Telecommunicator Cardiopulmonary Resuscitation: A Policy Statement from the American Heart Association

Michael Christopher Kurz, Bentley J. Bobrow, Julie Buckingham, Jose G. Cabanas, Mickey Eisenberg, Peter Fromm, Micah J. Panczyk, Tom Rea, Kevin Seaman, Christian Vaillancourt

Research output: Contribution to journalReview articlepeer-review

33 Scopus citations


Every year in the United States, >350 000 people have sudden cardiac arrest outside of a hospital environment. Sudden cardiac arrest is the unexpected loss of heart function, breathing, and consciousness and is commonly the result of an electric disturbance in the heart. Unfortunately, only ≈1 in 10 victims survives this dramatic event. Early access to 9-1-1 and early cardiopulmonary resuscitation (CPR) are the first 2 links in the chain of survival for out-of-hospital cardiac arrest. Although 9-1-1 is frequently accessed, in the majority of cases, individuals with out-of-hospital cardiac arrest do not receive lay rescuer CPR and wait for the arrival of professional emergency rescuers. Telecommunicators are the true first responders and a critical link in the cardiac arrest chain of survival. In partnership with the 9-1-1 caller, telecommunicators have the first opportunity to identify a patient in cardiac arrest and provide initial care by delivering CPR instructions while quickly dispatching emergency medical services. The telecommunicator and the caller form a unique team in which the expertise of the telecommunicator is provided just in time to a willing caller, transforming the caller into a lay rescuer delivering CPR. The telecommunicator CPR (T-CPR) process, also previously described as dispatch CPR, dispatch-assisted CPR, or telephone CPR, represents an important opportunity to improve survival from sudden cardiac arrest. Conversely, failure to provide T-CPR in this manner results in preventable harm. This statement describes the public health impact of out-of-hospital cardiac arrest, provides guidance and resources to construct and maintain a T-CPR program, outlines the minimal acceptable standards for timely and high-quality delivery of T-CPR instructions, and identifies strategies to overcome common implementation barriers to T-CPR.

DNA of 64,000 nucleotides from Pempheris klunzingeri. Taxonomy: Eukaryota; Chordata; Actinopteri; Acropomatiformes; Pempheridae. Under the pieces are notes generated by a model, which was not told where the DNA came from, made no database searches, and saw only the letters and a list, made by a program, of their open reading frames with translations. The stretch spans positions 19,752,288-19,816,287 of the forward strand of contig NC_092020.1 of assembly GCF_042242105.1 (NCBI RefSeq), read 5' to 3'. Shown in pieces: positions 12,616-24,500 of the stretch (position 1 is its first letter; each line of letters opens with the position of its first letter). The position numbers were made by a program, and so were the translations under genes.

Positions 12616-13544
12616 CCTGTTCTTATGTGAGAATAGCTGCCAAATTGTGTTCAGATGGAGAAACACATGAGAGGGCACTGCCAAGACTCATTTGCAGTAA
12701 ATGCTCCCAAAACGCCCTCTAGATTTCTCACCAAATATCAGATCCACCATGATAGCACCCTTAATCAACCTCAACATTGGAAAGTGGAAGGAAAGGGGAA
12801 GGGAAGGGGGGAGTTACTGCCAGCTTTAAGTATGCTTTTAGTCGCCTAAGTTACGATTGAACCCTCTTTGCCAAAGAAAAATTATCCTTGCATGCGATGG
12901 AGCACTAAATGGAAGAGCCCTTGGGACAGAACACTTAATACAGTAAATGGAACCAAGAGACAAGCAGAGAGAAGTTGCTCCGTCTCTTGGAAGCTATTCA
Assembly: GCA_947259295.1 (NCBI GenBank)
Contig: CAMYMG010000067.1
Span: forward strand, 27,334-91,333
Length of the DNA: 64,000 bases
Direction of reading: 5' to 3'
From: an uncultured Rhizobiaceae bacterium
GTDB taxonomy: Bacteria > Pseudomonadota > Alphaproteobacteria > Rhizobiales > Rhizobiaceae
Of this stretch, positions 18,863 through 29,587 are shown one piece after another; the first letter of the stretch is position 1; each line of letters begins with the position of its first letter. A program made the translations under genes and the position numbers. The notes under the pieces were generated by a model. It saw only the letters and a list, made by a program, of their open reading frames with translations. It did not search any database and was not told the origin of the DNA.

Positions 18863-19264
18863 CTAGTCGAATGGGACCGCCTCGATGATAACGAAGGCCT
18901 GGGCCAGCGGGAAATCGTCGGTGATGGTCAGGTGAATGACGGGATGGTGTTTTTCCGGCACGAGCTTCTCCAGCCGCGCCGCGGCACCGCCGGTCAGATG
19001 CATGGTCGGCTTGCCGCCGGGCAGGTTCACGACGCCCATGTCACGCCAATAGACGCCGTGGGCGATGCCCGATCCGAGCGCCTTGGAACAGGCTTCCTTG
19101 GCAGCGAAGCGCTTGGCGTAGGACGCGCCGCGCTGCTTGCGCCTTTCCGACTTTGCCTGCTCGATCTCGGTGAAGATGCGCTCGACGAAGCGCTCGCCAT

Original languageEnglish (US)
Pages (from-to)E686-E700
StateAccepted/In press - 2020


  • AHA Scientific Statements
  • cardiopulmonary resuscitation
  • emergency medical services
  • heart arrest
  • public health
  • resuscitation
  • survival

ASJC Scopus subject areas

  • Cardiology and Cardiovascular Medicine
  • Physiology (medical)


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